Natural sweeteners such as honey and maple syrup contain vitamins, minerals, antioxidants, amino acids and enzymes. If you choose to add a sweetness to your family’s day, wouldn’t you prefer all of that good stuff to go along with it?
SO WHAT SWEETENERS SHOULD I SWITCH TO?
Most honey falls around 55 on the GI scale with a majority of that sugar coming from fructose and about a third from naturally occurring glucose. Honey is a natural sugar and contains vitamins, minerals, enzymes and amino acids.
Raw honey is the best option as it falls around 30 GI, whereas some processed varieties can land at about 75 GI!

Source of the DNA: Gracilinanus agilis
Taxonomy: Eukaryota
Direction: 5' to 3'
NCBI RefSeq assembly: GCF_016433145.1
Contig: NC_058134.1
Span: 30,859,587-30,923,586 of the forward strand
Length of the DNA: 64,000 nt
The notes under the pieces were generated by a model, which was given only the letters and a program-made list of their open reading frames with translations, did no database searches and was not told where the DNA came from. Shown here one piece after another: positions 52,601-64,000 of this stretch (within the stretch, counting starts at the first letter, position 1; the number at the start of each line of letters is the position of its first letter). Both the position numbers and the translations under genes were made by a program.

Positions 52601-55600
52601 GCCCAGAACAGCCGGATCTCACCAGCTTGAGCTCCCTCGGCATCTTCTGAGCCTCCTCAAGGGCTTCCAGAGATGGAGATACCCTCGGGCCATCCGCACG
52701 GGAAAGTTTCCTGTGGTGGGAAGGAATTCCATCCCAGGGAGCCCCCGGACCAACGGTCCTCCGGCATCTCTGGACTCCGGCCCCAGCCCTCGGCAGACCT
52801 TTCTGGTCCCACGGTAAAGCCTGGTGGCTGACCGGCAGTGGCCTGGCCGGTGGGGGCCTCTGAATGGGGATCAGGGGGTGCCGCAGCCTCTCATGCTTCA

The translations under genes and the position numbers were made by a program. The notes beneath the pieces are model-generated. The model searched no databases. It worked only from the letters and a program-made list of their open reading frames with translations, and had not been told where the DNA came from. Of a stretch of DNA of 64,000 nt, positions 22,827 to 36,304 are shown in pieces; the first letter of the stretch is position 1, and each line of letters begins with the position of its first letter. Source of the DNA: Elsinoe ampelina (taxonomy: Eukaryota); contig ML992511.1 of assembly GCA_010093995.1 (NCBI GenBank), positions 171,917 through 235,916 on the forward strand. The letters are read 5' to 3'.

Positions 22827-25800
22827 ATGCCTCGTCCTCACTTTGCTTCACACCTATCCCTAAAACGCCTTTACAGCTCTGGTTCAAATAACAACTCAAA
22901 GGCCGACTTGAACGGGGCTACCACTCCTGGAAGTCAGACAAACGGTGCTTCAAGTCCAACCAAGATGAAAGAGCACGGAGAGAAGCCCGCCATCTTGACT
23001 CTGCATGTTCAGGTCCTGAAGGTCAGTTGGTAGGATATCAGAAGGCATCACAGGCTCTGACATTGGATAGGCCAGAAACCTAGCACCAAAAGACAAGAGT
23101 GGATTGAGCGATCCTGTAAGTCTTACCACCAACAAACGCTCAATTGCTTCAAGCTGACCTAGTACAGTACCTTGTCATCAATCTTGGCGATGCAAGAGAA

Maple syrup and maple sugar, which is a crystalized form of maple syrup that can be used in place of refined sugar, has a GI of 54. It is a natural sugar containing vitamins, minerals, and antioxidants. It is primarily made up of naturally-forming sucrose which breaks down equally into fructose and glucose.
Stevia is one of the best alternatives as it is a sweetener that is naturally 0 GI. Derived from the stevia root or leaf, it is completely fructose free and does not seem to affect your blood sugar levels. It is a great alternative for some uses.
It does have a very distinctive flavor and an aftertaste that can take some getting used to. Some do not enjoy the flavor. Additionally, it is 200 times sweeter than sugar so must be used very sparingly and cannot be used as a cup for cup replacement for refined sugar, making recipe conversions rather difficult.
Fruits & Fruit Purees